Beethoven and his loss of hearing

Beethoven Deaf by Artigas

Around 1796, by the age of 26, Beethoven began to lose his hearing. He suffered from a severe form of tinnitus, a “ringing” in his ears that made it hard for him to hear music; he also avoided conversation. The cause of Beethoven’s deafness is unknown, but it has variously been attributed to typhus, auto-immune disorders (such as systemic lupus erythematosus), and even his habit of immersing his head in cold water to stay awake. The explanation from Beethoven’s autopsy was that he had a “distended inner ear,” which developed lesions over time.

As early as 1801, Beethoven wrote to friends describing his symptoms and the difficulties they caused in both professional and social settings (although it is likely some of his close friends were already aware of the problems). Beethoven, on the advice of his doctor, lived in the small Austrian town of Heiligenstadt, just outside Vienna, from April to October 1802 in an attempt to come to terms with his condition. There he wrote his Heiligenstadt Testament, a letter to his brothers which records his thoughts of suicide due to his growing deafness and records his resolution to continue living for and through his art. Over time, his hearing loss became profound: there is a well-attested story that, at the end of the premiere of his Ninth Symphony, he had to be turned around to see the tumultuous applause of the audience; hearing nothing, he wept. Beethoven’s hearing loss did not prevent his composing music, but it made playing at concerts—a lucrative source of income—increasingly difficult. After a failed attempt in 1811 to perform his own Piano Concerto No. 5 (the “Emperor”), which was premiered by his student Carl Czerny, he never performed in public again.

A large collection of Beethoven’s hearing aids, such as a special ear horn, can be viewed at the Beethoven House Museum in Bonn, Germany. Despite his obvious distress, Czerny remarked that Beethoven could still hear speech and music normally until 1812. By 1814 however, Beethoven was almost totally deaf, and when a group of visitors saw him play a loud arpeggio of thundering bass notes at his piano remarking, “Ist es nicht schön?” (Is it not beautiful?), they felt deep sympathy considering his courage and sense of humor (he lost the ability to hear higher frequencies first).

As a result of Beethoven’s hearing loss, his conversation books are an unusually rich written resource. Used primarily in the last ten or so years of his life, his friends wrote in these books so that he could know what they were saying, and he then responded either orally or in the book. The books contain discussions about music and other matters, and give insights into Beethoven’s thinking; they are a source for investigations into how he intended his music should be performed, and also his perception of his relationship to art. Out of a total of 400 conversation books, it has been suggested that 264 were destroyed (and others were altered) after Beethoven’s death by Anton Schindler, who wished only an idealised biography of the composer to survive.

Symphony No. 9 (Beethoven)

Ludwig van Beethoven

The Symphony No. 9 in D minor, Op. 125, is the final complete symphony of Ludwig van Beethoven (1770–1827). Completed in 1824, the symphony is one of the best-known works of the Western classical repertoire. Among critics, it is almost universally considered to be among Beethoven’s greatest works, and is considered by some to be the greatest piece of music ever written. It has been adapted for use as the European Anthem.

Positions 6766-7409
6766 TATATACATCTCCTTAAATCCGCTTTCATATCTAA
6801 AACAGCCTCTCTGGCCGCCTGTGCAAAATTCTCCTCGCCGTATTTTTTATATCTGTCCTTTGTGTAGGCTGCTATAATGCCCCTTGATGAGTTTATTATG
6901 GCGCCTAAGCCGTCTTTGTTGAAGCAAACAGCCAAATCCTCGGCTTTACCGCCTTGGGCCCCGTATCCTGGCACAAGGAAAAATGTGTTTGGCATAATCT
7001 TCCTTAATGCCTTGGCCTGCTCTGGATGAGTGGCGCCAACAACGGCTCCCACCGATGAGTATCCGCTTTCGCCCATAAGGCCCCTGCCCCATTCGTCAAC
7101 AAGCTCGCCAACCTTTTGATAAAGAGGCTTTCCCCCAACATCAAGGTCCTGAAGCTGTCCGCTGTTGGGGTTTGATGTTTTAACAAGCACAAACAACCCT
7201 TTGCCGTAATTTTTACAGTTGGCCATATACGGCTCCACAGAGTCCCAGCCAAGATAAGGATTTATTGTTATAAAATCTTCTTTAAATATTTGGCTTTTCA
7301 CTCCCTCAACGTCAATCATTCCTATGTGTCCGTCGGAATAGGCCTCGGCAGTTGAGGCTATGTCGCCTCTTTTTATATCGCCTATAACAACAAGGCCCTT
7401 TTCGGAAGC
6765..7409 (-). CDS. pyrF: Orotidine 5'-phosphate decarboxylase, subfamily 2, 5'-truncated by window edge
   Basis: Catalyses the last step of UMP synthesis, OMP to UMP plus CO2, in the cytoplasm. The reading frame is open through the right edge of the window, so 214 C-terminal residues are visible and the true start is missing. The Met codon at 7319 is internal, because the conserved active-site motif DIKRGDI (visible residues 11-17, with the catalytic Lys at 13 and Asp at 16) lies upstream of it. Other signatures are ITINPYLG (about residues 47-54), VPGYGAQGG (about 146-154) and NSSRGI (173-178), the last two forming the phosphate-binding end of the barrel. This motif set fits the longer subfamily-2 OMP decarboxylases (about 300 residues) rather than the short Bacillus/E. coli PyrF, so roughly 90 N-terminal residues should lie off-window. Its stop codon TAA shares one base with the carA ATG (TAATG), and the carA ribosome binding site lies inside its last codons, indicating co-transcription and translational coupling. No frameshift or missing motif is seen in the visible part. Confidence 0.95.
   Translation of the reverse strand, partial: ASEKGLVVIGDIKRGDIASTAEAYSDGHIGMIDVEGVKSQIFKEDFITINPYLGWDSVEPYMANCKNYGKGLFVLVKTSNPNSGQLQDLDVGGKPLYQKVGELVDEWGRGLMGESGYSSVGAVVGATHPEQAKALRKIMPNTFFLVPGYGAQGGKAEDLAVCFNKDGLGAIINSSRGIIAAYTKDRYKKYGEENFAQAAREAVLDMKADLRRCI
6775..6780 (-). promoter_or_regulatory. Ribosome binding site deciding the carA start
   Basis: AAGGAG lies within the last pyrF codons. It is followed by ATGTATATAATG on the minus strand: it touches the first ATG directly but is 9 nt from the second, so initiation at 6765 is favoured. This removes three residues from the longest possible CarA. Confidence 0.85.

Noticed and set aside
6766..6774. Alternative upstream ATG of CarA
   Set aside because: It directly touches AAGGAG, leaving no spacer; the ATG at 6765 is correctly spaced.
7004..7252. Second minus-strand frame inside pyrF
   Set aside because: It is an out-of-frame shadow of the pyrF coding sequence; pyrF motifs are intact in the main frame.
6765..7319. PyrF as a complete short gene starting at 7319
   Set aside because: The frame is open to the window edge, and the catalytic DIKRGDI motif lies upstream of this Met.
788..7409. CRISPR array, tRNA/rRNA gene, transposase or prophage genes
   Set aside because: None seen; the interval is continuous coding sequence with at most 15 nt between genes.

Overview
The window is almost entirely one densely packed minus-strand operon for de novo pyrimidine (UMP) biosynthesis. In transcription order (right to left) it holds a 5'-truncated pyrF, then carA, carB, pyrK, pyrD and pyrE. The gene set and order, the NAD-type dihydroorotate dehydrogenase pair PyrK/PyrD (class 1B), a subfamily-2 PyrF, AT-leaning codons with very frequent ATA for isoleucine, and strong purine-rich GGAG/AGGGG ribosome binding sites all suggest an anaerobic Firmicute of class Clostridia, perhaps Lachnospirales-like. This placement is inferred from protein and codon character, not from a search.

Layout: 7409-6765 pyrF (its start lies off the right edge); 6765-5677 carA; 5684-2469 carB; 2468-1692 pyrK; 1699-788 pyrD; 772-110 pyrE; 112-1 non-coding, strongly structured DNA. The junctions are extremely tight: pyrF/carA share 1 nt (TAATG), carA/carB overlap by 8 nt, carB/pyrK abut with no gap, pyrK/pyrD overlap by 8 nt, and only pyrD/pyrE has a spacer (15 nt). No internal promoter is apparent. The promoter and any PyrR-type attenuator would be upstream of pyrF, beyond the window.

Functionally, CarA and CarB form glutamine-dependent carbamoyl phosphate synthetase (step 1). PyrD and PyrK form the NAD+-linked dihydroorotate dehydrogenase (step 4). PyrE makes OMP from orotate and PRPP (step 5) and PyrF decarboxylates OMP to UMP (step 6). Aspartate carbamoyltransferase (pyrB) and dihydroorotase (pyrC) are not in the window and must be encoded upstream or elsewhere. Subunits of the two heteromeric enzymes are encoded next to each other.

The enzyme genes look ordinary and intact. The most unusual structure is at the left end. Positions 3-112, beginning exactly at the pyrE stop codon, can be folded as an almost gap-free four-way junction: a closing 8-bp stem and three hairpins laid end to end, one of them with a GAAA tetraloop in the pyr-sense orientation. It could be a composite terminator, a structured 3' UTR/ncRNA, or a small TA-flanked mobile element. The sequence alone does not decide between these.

The symphony was the first example of a major composer using voices in a symphony (thus making it a choral symphony). The words are sung during the final movement by four vocal soloists and a chorus. They were taken from the “Ode to Joy”, a poem written by Friedrich Schiller in 1785 and revised in 1803, with additions made by the composer.

Composition

Beethoven was almost completely deaf when he composed his ninth symphony.
The Philharmonic Society of London originally commissioned the symphony in 1817.[citation needed] The main composition work was done between autumn 1822 and the completion of the autograph in February 1824.[3] However, both the words and notes of the symphony have sources dating from earlier in Beethoven’s career.

The title of Schiller’s poem “An die Freude” is literally translated as “To Joy”, but is normally called the “Ode to Joy”. It was written in 1785 and first published the following year in the poet’s own literary journal, Thalia. Beethoven had made plans to set this poem to music as far back as 1793, when he was 22 years old.

Beethoven’s sketchbooks show that bits of musical material that ultimately appeared in the symphony were written in 1811 and 1817.[citation needed]

In addition, the symphony also emerged from other pieces by Beethoven that, while completed works in their own right, are also in some sense sketches for the future symphony. The Choral Fantasy Opus. 80 (1808), basically a piano concerto movement, brings in a chorus and vocal soloists near the end to form the climax. As in the Ninth Symphony, the vocal forces sing a theme first played instrumentally, and this theme is highly reminiscent of the corresponding theme in the Ninth Symphony (for a detailed comparison, see Choral Fantasy). Going further back, an earlier version of the Choral Fantasy theme is found in the song “Gegenliebe” (“Returned Love”), for piano and high voice, which dates from before 1795. According to Robert W. Gutman, Mozart’s K. 222 Offertory in D minor, “Misericordias Domini,” written in 1775, contains a melody that foreshadows “Ode to Joy”.

The theme for the scherzo can be traced back to a fugue written in 1815.